2. CHAPTER II
"A strange scene passed between us last time we met, Rodion
Romanovitch. Our first interview, too, was a strange one; but then
. . . and one thing after another! This is the point: I have perhaps
acted unfairly to you; I feel it. Do you remember how we parted? Your
nerves were unhinged and your knees were shaking and so were mine.
And, you know, our behaviour was unseemly, even ungentlemanly. And yet
we are gentlemen, above all, in any case, gentlemen; that must be
understood. Do you remember what we came to? . . . and it was quite
"What is he up to, what does he take me for?" Raskolnikov asked
himself in amazement, raising his head and looking with open eyes on
"I've decided openness is better between us," Porfiry Petrovitch went
on, turning his head away and dropping his eyes, as though unwilling
to disconcert his former victim and as though disdaining his former
wiles. "Yes, such suspicions and such scenes cannot continue for long.
Nikolay put a stop to it, or I don't know what we might not have come
to. That damned workman was sitting at the time in the next room--can
you realise that? You know that, of course; and I am aware that he
came to you afterwards. But what you supposed then was not true: I had
not sent for anyone, I had made no kind of arrangements. You ask why I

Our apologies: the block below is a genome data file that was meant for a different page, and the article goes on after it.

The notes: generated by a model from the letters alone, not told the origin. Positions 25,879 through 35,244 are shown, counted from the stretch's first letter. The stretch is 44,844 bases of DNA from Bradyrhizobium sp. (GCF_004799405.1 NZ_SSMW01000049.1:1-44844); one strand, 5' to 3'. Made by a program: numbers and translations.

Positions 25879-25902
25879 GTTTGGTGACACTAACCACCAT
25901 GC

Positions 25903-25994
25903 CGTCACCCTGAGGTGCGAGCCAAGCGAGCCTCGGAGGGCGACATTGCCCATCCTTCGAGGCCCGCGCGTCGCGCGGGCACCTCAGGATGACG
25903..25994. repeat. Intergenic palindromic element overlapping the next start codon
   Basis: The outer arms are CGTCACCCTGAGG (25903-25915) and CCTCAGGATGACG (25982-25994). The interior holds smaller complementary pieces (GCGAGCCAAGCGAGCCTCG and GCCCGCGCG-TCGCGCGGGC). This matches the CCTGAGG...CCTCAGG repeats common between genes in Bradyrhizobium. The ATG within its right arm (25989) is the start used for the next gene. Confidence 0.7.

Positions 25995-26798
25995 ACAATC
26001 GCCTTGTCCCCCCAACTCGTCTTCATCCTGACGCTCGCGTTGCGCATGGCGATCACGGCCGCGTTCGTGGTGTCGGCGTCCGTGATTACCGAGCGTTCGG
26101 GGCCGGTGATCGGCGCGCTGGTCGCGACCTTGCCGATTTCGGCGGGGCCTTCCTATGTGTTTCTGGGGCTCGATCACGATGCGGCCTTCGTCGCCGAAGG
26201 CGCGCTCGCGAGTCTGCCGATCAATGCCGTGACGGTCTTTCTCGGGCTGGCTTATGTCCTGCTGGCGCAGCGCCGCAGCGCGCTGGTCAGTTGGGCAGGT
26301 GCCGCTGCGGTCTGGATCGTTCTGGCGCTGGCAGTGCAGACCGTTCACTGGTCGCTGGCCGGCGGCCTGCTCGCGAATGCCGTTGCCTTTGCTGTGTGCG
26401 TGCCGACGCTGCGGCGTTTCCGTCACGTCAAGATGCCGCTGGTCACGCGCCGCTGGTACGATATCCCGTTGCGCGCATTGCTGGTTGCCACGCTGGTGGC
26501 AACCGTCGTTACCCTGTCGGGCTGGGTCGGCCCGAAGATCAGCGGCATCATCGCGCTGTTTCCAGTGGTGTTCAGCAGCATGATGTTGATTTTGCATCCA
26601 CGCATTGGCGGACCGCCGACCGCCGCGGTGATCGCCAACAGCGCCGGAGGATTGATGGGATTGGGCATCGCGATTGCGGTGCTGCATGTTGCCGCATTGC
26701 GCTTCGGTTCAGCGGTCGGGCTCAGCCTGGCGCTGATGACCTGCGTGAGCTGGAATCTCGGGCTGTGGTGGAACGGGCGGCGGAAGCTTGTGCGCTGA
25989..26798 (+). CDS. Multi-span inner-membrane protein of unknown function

hadn't? What shall I say to you? it had all come upon me so suddenly.
I had scarcely sent for the porters (you noticed them as you went out,
I dare say). An idea flashed upon me; I was firmly convinced at the
time, you see, Rodion Romanovitch. Come, I thought--even if I let one
thing slip for a time, I shall get hold of something else--I shan't
lose what I want, anyway. You are nervously irritable, Rodion
Romanovitch, by temperament; it's out of proportion with other
qualities of your heart and character, which I flatter myself I have
to some extent divined. Of course I did reflect even then that it does
not always happen that a man gets up and blurts out his whole story.
It does happen sometimes, if you make a man lose all patience, though
even then it's rare. I was capable of realising that. If I only had a
fact, I thought, the least little fact to go upon, something I could
lay hold of, something tangible, not merely psychological. For if a
man is guilty, you must be able to get something substantial out of
him; one may reckon upon most surprising results indeed. I was
reckoning on your temperament, Rodion Romanovitch, on your temperament
above all things! I had great hopes of you at that time."